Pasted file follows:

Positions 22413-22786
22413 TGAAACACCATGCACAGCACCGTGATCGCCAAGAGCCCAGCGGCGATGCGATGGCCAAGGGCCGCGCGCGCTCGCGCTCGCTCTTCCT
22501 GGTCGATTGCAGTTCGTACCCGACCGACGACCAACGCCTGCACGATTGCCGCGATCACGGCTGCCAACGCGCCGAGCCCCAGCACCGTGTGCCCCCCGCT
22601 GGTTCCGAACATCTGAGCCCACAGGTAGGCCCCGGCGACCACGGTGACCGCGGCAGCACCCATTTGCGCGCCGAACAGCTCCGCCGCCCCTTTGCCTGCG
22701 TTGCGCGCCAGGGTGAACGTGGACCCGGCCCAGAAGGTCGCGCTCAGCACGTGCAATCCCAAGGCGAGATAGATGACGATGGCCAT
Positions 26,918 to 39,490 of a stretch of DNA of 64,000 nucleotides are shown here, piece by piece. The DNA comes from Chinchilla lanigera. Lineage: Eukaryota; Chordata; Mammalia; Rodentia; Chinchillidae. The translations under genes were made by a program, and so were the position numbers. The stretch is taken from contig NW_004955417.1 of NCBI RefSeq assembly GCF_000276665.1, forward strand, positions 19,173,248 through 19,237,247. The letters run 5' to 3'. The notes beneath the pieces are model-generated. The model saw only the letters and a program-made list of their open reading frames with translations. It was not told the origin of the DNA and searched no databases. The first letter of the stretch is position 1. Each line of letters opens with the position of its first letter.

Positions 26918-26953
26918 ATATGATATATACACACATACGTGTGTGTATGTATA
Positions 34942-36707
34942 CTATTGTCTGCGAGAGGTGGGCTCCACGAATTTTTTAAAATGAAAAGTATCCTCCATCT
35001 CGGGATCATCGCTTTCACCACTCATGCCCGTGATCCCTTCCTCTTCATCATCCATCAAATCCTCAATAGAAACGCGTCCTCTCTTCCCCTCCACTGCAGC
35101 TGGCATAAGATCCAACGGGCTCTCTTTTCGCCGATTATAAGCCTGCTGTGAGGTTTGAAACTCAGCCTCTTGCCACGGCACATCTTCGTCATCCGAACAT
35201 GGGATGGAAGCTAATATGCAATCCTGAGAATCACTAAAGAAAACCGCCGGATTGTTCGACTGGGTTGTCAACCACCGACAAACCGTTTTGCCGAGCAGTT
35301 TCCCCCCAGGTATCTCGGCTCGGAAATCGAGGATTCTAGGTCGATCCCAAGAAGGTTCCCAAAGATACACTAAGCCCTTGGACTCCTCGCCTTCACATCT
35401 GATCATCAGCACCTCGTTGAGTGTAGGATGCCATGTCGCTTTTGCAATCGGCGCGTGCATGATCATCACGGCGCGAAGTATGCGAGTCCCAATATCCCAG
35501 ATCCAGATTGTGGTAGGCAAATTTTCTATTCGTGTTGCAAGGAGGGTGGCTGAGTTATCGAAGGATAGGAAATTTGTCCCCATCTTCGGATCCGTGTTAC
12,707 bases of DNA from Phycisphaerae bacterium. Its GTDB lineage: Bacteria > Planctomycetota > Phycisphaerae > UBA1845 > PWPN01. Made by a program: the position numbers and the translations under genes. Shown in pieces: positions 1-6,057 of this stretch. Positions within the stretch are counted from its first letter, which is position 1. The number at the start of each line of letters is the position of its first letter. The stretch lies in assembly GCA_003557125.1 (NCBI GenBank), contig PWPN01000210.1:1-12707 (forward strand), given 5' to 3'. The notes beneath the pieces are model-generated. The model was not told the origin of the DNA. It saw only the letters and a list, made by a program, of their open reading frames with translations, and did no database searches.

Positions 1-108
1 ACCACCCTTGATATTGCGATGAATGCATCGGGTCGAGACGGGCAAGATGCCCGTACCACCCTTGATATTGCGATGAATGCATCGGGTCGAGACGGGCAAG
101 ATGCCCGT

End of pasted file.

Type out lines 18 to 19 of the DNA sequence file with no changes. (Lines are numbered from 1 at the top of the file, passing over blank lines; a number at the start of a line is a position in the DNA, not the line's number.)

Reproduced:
Positions 1-108
1 ACCACCCTTGATATTGCGATGAATGCATCGGGTCGAGACGGGCAAGATGCCCGTACCACCCTTGATATTGCGATGAATGCATCGGGTCGAGACGGGCAAG